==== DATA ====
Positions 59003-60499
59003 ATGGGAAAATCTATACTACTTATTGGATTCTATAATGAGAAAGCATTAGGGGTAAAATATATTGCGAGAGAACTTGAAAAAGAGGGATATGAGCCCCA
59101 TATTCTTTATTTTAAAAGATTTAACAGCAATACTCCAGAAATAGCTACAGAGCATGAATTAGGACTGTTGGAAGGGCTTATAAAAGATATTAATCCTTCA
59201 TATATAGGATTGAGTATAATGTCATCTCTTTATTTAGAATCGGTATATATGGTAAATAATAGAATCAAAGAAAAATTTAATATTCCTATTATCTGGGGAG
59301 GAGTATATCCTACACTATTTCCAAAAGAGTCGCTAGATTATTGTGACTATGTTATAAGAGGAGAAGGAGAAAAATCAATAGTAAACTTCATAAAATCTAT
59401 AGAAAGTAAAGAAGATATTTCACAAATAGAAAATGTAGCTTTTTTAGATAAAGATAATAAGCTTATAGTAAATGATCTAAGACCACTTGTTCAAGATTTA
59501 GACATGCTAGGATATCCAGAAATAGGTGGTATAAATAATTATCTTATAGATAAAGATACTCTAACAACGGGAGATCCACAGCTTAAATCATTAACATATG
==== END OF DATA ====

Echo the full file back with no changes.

Positions 59003-60499
59003 ATGGGAAAATCTATACTACTTATTGGATTCTATAATGAGAAAGCATTAGGGGTAAAATATATTGCGAGAGAACTTGAAAAAGAGGGATATGAGCCCCA
59101 TATTCTTTATTTTAAAAGATTTAACAGCAATACTCCAGAAATAGCTACAGAGCATGAATTAGGACTGTTGGAAGGGCTTATAAAAGATATTAATCCTTCA
59201 TATATAGGATTGAGTATAATGTCATCTCTTTATTTAGAATCGGTATATATGGTAAATAATAGAATCAAAGAAAAATTTAATATTCCTATTATCTGGGGAG
59301 GAGTATATCCTACACTATTTCCAAAAGAGTCGCTAGATTATTGTGACTATGTTATAAGAGGAGAAGGAGAAAAATCAATAGTAAACTTCATAAAATCTAT
59401 AGAAAGTAAAGAAGATATTTCACAAATAGAAAATGTAGCTTTTTTAGATAAAGATAATAAGCTTATAGTAAATGATCTAAGACCACTTGTTCAAGATTTA
59501 GACATGCTAGGATATCCAGAAATAGGTGGTATAAATAATTATCTTATAGATAAAGATACTCTAACAACGGGAGATCCACAGCTTAAATCATTAACATATG